• Issue
  • Apr 17, 2023

London: Zadie Xa

Full text also available in Chinese

Installation view of ZADIE XA’s "House Gods, Animal Guides and Five Ways 2 Forgiveness," at Whitechapel Gallery, London, 2022-23. Photo by Andy Keate. Courtesy Whitechapel Gallery.

Zadie Xa: “House Gods, Animal Guides and Five Ways 2 Forgiveness”
Whitechapel Gallery

The appearance of a spirit can mean many things. It could be an ancestor or a deity, a reminder of the unresolved or a lingering old wound. Princess Bari (2022), a colorful robe that opened Zadie Xa’s exhibit “House Gods, Animal Guides and Five Ways 2 Forgiveness” at Whitechapel Gallery, represents all of the above. Originally a guide for spirits entering the underworld in Korean mythology, Xa’s iteration seeks instead to shepherd us through a ghostly in-between that drew together everything from folklore to speculative fiction in an interrogation of identity and the legacies of colonialism.

When settler-colonialists first arrived in the New World, they seized land on the basis that it was terra nullius—“nobody’s land.” For this logic to work, the people and ecologies that lived on it had to be erased until they were nothing more than ghosts haunting ancestral ground. Likewise, Xa’s space was dreamlike, the pared-down space dimly lit by sconces and filled with the sounds of birdcalls, windchimes, and running water, creating a spectral lushness reminiscent of what once stood in its place.

Yet Xa also suggests that anything gone from sight is not necessarily lost. The underworld is by nature a state of flux, full of the dead but also spirit(s), liminal enough for new identities to be stitched together. Princess Bari herself wears a hanbok (traditional Korean dress), whose silhouette is at once fractured and mended by forces of modernity. She is a literal pastiche of influence, a “magical garment” permanently under identity construction. As any diasporic body, she makes this polyphony of cultural fragments a new identity, intercutting pinks, greens, and yellows with motifs of half-fermented kimchi, flying knives, and the snowboard patches of a 1990s Canadian youth.

In a similar vein, Xa’s central installation, House (2022), demonstrates that things presumed gone can resurface in this underworld. The hanok, a traditional Korean house, designed in collaboration with Benito Mayor Vallejo, has seven kkoktu, or funerary guides, standing atop its roof. While they are each responsible for protecting, amusing, and caring for the dead, the hanok is empty, leading the viewer to think that the kkoktu are here for the mural along its three walls. The eponymous oil painting House Gods, Animal Guides and Five Ways 2 Forgiveness (2022) features a lush natural scene. Foxes dance atop trees and orcas soar through the sky. A tiger presses against an old woman holding flowers while ghostly figures emerge from the trees. Here, boundaries dissolve again, recalling a time when god, human, and animal coexisted, before Enlightenment philosophy killed the gods and determined that humans had the right to possess and degrade the land. Enveloped in this distant memory (or perhaps possibility) of an interconnected world, a sense of peace descends.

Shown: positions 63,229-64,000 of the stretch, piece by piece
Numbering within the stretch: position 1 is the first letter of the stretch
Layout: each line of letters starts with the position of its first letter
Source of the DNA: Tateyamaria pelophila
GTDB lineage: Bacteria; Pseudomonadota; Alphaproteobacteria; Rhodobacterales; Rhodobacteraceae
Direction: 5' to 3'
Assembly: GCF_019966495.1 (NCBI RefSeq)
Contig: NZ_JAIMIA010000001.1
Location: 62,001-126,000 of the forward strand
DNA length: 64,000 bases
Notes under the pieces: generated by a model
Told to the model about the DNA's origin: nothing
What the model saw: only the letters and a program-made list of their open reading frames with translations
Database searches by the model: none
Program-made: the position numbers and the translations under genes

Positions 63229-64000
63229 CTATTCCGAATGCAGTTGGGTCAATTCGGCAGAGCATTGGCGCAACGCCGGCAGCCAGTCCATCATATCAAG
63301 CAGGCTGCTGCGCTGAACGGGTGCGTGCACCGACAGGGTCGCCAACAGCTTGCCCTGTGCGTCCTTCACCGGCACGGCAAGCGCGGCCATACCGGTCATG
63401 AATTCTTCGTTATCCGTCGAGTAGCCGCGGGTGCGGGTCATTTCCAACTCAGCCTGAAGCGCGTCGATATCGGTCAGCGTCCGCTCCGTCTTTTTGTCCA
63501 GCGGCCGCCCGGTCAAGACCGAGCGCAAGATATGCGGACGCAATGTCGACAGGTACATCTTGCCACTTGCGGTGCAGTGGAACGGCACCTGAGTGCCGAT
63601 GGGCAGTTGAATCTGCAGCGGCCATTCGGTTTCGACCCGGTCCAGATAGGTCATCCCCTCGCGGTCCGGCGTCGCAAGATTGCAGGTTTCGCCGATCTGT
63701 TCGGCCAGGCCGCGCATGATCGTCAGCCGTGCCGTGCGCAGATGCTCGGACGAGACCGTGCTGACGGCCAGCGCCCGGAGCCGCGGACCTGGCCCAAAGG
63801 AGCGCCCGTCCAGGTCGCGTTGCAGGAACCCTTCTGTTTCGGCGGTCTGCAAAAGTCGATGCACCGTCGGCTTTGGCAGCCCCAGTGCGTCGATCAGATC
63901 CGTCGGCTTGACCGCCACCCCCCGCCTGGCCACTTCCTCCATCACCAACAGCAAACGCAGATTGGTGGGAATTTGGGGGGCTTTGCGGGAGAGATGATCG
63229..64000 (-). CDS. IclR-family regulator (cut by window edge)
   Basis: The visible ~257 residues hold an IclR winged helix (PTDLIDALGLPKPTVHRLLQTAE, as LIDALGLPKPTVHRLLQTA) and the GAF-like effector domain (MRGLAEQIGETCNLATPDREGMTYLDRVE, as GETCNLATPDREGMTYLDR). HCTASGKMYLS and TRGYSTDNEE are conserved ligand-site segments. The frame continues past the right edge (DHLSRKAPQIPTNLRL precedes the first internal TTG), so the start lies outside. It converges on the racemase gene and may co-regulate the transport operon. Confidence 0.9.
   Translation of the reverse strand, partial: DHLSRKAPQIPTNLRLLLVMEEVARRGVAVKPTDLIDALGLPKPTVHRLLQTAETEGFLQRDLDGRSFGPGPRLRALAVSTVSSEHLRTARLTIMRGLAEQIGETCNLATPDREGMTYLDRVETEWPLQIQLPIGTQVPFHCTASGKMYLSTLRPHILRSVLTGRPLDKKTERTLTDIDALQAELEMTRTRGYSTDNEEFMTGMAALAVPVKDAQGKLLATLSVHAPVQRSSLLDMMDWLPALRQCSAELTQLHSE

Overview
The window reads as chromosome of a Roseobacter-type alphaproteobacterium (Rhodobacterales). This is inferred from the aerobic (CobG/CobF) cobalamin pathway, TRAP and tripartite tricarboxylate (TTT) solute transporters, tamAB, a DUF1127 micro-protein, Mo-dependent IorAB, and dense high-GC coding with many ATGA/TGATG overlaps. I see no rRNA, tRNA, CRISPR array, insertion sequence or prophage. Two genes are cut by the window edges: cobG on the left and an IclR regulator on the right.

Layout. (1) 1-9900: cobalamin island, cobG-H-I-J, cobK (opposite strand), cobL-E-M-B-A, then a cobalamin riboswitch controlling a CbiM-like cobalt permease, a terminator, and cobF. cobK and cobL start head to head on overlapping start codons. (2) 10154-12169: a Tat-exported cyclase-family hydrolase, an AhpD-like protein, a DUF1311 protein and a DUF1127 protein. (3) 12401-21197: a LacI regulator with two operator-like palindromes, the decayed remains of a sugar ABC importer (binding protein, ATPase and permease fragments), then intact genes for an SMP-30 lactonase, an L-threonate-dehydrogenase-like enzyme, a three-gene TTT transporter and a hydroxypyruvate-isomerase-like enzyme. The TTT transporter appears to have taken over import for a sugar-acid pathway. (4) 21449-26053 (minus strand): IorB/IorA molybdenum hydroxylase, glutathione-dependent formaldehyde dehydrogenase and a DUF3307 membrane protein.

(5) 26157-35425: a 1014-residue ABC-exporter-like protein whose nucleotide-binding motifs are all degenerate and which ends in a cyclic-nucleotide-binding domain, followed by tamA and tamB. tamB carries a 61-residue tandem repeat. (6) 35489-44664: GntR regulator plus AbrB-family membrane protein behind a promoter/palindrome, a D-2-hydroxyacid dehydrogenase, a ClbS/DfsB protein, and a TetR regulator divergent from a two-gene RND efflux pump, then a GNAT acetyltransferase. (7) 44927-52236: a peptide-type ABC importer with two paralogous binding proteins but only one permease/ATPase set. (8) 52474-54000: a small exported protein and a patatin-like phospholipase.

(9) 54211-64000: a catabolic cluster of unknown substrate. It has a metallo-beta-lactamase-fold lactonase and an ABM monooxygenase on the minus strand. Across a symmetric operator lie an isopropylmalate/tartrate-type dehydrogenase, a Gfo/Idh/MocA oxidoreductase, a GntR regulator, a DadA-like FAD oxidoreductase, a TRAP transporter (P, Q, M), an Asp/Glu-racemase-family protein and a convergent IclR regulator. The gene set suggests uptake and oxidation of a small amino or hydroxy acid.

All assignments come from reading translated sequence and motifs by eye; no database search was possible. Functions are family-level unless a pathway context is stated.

As we exited the hanok, however, we were reminded that loss is not a final state. Displayed on the back wall was a set of funerary masks, Harangi (Orange Tiger) and Halmoni (Grandmother) (both 2022). Both recall tigers, which are not just sacred in Korean culture but “tricksters” who disrupt and change the plots they move in. Though the mythical figures seem too agentive to suit its lifeless form (the masks), it is important to remember that this underworld is porous, with boundaries collapsing in all directions. While colonialism and its legacies have undeniably murdered physical bodies, epistemes, and ontologies, their spirits flicker persistently along this side of reality. We stand in the living world, excavating these traditions and—as Xa was attempting with this show—revealing traces of these lingering spirits.

Xa considers respect and forgiveness a critical part of her practice, an acknowledgement of the past that brings about reconciliation. Though we never get into how this confrontation should take place, we do get hints through Xa’s attempts that reconciling all these disparate forces is the only solution. A body, once touched by colonialism, can never be the same. But finding our way back to ancient cosmologies and weaving them into our new selves might just be enough to bring the dead back to our lives.

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